Capital One Bank by Can Pac Swire is licensed under CC BY-NC 2.0 DEED

On July 5, 2024, American Banker’s opinion column, BankThink, published an op-ed written by ATR’s director of financial policy, Bryan Bashur. The op-ed talks about how Capital One’s acquisition of Discover is good for Americans. The piece also explains why arguments against the merger are unfounded. 

The op-ed discusses payment flexibility:

Consumers will have more options if the acquisition is approved. Visa is offering a new product that allows flexibility in choosing between debit, credit and installment loans without needing separate cards. Capital One can choose different payment rails in addition to using Discover for debit card transactions. More payment options are good for consumers and merchants. According to one article, “the card industry is not so concentrated that the acquisition would result in a lack of consumer or merchant options.” All else equal, providing different payment network options creates competition and lowers costs for merchants without having to pass restrictive and unnecessary legislation such as the Credit Card Competition Act.

The article also talks about how deposit rates are likely to increase:

Deposit rates do not necessarily decrease after every bank merger. One paper found that deposit and loan rates converge to the acquiring bank’s rates. Capital One and Discover offer 12-month certificates of deposit with annual percentage yields of 5% and 4.7%, respectively. Based on the paper’s findings of “uniform pricing,” Discover would adopt the acquiring bank’s rate — in this case Capital One. Consumers will see certain deposit rates increase.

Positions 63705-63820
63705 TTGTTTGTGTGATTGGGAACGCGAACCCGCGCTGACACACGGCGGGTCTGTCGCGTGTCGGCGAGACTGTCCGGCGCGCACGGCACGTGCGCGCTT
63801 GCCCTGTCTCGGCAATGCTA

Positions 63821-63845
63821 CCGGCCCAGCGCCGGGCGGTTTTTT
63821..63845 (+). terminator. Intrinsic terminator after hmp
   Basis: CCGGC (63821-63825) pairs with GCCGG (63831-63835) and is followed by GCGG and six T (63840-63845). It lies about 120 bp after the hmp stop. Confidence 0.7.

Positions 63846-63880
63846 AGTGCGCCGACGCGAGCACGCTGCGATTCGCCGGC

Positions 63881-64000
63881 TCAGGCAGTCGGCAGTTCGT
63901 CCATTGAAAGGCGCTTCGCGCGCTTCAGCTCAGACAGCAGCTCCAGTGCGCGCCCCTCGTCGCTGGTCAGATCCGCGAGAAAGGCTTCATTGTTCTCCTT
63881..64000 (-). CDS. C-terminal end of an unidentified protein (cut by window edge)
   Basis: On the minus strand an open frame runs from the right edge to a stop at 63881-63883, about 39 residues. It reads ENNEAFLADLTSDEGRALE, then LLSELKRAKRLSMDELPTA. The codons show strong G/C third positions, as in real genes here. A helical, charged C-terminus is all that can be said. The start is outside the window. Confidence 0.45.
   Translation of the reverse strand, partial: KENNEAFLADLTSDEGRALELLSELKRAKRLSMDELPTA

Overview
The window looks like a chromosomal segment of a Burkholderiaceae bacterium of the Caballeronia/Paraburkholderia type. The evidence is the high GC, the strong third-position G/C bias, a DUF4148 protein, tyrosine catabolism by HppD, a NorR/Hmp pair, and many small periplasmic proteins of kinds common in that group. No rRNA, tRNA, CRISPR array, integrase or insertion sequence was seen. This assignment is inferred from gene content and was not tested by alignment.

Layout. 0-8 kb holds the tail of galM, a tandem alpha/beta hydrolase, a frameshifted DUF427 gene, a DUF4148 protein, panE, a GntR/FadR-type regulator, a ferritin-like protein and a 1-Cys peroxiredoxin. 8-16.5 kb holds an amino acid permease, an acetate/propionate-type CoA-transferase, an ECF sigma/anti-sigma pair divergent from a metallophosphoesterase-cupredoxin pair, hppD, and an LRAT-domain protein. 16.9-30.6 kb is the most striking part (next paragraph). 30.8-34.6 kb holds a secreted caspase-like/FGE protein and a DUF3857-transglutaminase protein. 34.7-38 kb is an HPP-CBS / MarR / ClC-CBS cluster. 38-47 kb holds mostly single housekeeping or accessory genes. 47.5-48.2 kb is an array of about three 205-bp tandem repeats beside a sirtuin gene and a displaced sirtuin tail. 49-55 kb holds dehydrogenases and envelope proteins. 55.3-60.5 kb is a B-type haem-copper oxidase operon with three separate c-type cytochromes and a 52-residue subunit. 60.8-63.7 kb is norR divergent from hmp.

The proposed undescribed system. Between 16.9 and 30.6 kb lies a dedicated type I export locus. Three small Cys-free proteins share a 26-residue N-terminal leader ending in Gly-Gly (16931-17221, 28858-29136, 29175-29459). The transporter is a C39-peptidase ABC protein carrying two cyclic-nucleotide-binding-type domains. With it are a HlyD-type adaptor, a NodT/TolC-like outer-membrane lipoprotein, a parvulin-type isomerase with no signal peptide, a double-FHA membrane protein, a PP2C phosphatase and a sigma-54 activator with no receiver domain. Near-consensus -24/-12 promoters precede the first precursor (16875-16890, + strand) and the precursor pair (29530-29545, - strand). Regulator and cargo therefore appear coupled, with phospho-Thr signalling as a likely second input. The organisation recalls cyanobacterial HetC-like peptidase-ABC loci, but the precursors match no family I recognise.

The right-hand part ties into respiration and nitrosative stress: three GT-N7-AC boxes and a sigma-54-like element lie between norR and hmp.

The op-ed points out how activists have been weaponizing the Community Reinvestment Act for their own gain:

Opponents of the merger have wrongly criticized how it will affect credit access for low- and moderate-income communities. Capital One most recently received a Community Reinvestment Act, or CRA, rating of “outstanding” and Discover received a rating of “satisfactory.” There is no tangible evidence to suggest their ratings would worsen after the acquisition is finalized.

The piece also talks about how the Basel III Endgame capital requirements more likely to cause instability, not the merger itself:

The combined Capital One and Discover entity will likely continue to be regulated as a Category III bank. Three out of four bank mergers that remained Category III banks were approved by regulators. Since Capital One has experience with the regulatory and capital requirements for a Category III bank, financial stability concerns should not be an issue. Ironically, federal regulators’ proposed implementation of Basel III endgame capital requirements is the real threat to stability. As drafted, the proposed capital requirements would significantly burden Category III banks by applying stricter capital standards for deferred tax assets, which includes Capital One’s and Discover’s rewards programs, and mortgage servicing assets.

To read the full op-ed, click here